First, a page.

marino's Twisted Metal: Head-On (PlayStation Portable) review

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Best Multiplayer Launch TItle for PSP

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Much like Ridge Racer, Twisted Metal has been a staple for Sony's systems.  The original Twisted Metal was an early system seller for Sony, and Twisted Metal Black, released in 2001, brought the game back to it's glory days after 989 had destroyed the franchise with parts III and 4.  If you aren't in the know, Twisted Metal (1, 2, and Black) was created by Dave Jaffe, who you should know is the creative mind behind God of War.  He may have a dark and...well...twisted mind, but it makes for some great games.  Twisted Metal: Head-On doesn't convey the same sense of depression that Black did, but rather goes back to the glory days of TM2 with a colorful nature.  There's not much new here but the game has been translated excellently onto the PSP.  You get over 15 characters/cars, all of which have stylized comic book ending scenes with full voice-overs, as well as a surprisingly packed online mode.  You don't have to be a veteran to love this game.  If you own a PSP, and especially if you have friend(s) with one, you should pick this one up.     
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As stated before, Head-On is more colorful than the sinister Black which we last saw on PS2.  It looks and feels alot more like Twisted Metal 2 than any of the other entries.  The cutscenes have a cel-shaded look, yet fit the game perfectly in it's classic comic style visuals.  The in-game graphics aren't going to wow you, but the sheer amount of stuff going on without slowdown is amazing in of itself.  The car models and textures could've been better, but if it was between that and framerate issues, I'll gladly take the dulled textures and long draw distance.  Much like past games, Head-On features many real-life locales such as Paris, Greece, Tokyo, and many others, but with a different take.  The best thing about the levels is how much of them can be destroyed.  Many secrets lie within each level, and you definitely won't find them all on your first run through.     
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If you've played TM games before, you know what to expect.  The D-Pad or analog stick serves as your steering as well as gas and reverse.  This may take newbies a minute to get used to, but vets will feel right at home.  The face buttons allow you to cycle weapons, brake, and the ever important Turbo.  L fires your chosen weapon and R fires your machine guns.  The D-Pad also serves as your means for special moves such as jumping and freeze attacks.  If you haven't played TM before...where the fuck have you been?  Seriously though, if you haven't, car combat games have a lot more in common with FPS's than they do with racing.  You're careening around city streets picking up power-ups, health, and specials in order to take out your adversaries.  It's pretty straight forward and translates well to the PSP.     
Head-On is another example of a game that sounds alot better with the headphones.  It's not bad without, but once you use the earbuds, you won't want to go back.  The background music is basic, but it gets the job done.  The voice-overs are histerically bad, but that was obviously intentional in a dark, comedic sense.  The explosions and other collision effects sound good as well.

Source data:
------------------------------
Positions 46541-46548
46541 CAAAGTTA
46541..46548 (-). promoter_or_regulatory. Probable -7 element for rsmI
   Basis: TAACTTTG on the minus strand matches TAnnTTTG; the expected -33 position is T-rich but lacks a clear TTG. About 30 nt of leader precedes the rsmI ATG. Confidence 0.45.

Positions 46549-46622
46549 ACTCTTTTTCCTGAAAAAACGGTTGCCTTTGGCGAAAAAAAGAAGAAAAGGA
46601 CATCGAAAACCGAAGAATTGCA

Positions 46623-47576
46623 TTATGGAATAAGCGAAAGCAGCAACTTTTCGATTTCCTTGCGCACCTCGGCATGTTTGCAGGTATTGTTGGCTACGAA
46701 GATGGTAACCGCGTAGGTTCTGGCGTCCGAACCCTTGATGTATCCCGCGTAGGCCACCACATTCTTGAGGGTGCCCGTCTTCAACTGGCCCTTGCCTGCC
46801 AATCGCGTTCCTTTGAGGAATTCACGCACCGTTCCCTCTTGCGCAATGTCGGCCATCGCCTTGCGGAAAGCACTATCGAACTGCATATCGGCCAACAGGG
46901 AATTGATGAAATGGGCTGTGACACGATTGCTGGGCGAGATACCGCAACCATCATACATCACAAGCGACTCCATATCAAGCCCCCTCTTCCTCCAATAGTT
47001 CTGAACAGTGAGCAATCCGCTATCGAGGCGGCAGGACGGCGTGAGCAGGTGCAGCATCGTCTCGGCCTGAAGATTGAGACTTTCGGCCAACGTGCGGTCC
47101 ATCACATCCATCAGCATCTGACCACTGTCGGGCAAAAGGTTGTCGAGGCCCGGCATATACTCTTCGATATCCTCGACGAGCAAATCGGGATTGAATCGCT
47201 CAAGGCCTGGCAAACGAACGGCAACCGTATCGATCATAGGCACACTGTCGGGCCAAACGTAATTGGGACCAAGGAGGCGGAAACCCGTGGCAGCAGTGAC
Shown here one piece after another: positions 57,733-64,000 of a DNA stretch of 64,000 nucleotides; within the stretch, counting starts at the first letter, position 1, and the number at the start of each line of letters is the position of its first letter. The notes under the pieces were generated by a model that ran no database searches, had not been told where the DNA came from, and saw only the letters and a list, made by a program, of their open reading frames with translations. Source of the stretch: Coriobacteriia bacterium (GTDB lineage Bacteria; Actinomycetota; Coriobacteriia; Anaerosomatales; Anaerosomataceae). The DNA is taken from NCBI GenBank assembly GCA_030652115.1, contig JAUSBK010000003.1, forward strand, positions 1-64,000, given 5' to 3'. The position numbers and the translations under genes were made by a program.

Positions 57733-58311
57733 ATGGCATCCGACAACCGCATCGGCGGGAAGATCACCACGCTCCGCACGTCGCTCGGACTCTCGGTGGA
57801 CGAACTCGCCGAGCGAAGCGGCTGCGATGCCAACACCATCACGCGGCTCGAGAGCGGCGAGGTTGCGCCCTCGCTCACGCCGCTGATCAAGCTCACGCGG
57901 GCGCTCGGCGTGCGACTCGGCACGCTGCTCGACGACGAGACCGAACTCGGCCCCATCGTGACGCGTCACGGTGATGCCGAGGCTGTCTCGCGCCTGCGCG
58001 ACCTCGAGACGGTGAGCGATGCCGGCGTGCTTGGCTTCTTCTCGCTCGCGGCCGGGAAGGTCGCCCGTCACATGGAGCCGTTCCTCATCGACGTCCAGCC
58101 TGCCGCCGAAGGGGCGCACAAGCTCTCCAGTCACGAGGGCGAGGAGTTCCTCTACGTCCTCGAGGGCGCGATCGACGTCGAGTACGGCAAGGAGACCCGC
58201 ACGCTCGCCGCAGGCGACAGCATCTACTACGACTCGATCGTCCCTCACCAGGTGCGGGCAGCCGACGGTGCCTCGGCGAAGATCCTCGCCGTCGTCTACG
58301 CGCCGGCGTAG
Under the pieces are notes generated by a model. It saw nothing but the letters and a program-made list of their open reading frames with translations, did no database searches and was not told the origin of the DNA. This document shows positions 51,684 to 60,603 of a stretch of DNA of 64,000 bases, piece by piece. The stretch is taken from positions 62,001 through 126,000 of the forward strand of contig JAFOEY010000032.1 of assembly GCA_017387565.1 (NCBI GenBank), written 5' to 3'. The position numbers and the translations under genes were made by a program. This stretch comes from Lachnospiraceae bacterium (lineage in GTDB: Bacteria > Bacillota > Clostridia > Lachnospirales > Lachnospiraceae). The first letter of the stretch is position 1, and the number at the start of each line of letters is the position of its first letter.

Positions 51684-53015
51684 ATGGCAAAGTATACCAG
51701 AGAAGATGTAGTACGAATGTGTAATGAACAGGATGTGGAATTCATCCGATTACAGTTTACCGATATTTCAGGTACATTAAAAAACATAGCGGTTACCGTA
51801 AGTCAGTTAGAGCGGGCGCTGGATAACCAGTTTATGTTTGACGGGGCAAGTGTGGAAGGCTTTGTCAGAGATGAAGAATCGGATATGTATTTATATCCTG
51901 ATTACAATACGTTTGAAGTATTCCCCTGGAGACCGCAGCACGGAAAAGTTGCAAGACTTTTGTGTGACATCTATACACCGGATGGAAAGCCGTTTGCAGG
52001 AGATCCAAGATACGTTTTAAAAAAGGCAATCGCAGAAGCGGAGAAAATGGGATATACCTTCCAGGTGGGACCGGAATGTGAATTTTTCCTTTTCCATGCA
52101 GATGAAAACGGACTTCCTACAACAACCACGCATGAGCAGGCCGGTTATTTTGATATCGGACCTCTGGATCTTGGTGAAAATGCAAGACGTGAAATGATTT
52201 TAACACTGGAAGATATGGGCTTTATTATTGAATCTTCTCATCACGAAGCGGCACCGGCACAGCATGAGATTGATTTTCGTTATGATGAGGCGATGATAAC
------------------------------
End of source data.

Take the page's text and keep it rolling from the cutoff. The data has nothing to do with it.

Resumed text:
Replay Value 
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The story mode for each character will take you less than an hour, but there's about a dozen characters to play as, plus a few more that you unlock along the way.  The real replay value comes through multiplayer as with any Twisted Metal game.  You can play up to 6 players via Ad-Hoc, which means people within a short range of you.  This method runs very smoothly and is alot of fun.  The second method is online through a hotspot.  Again, you can have up to 6 players on a game.  It was horribly unstable the first day, but playing it this morning I was able to play a few games without getting booted.  The menu system online is especially surprising.  It's almost set up like Xbox Live as you create a handle, then choose whether you want to browse active games, or do a Quickmatch search for the type of game you want to play.  Usually there are four lobbies for different regions, but Eastern is always the most full.  On average there are 30-50 people online playing, which is plenty since only 6 can be in any given game.  Another surprise is the amount of game types.  You have your basic Deathmatch and Team Deathmatch, but there is also Last Man Standing, Fox Hunt, and Collector.  The last two are scavenger hunt type games that add a welcome variation to the gameplay.  The server admin can also alter many of the in-game options, such as turning off different HUD features (radar, weapon count, etc) or limiting the types of weapons available.  It's really set up nicely, which was definitely unexpected for one of the first online PSP games.     
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If you've honestly never played a Twisted Metal game, or you're an unlucky soul who tried to jump in during III or 4, you're missing out.  Twisted Metal is one of the most raw fun games ever made.  It's one of those games that anyone can play.  I don't want to say it's mindless fun, but it kind of is.  That doesn't take anything away from the fact that it's a great game.  The story mode is rather shallow, but the multiplayer aspects, both online and off, completely make up for it.  If you have a PSP, pick up Twisted Metal.  You won't be disappointed.     
*** This review was written for shortly after the release of the game. ***

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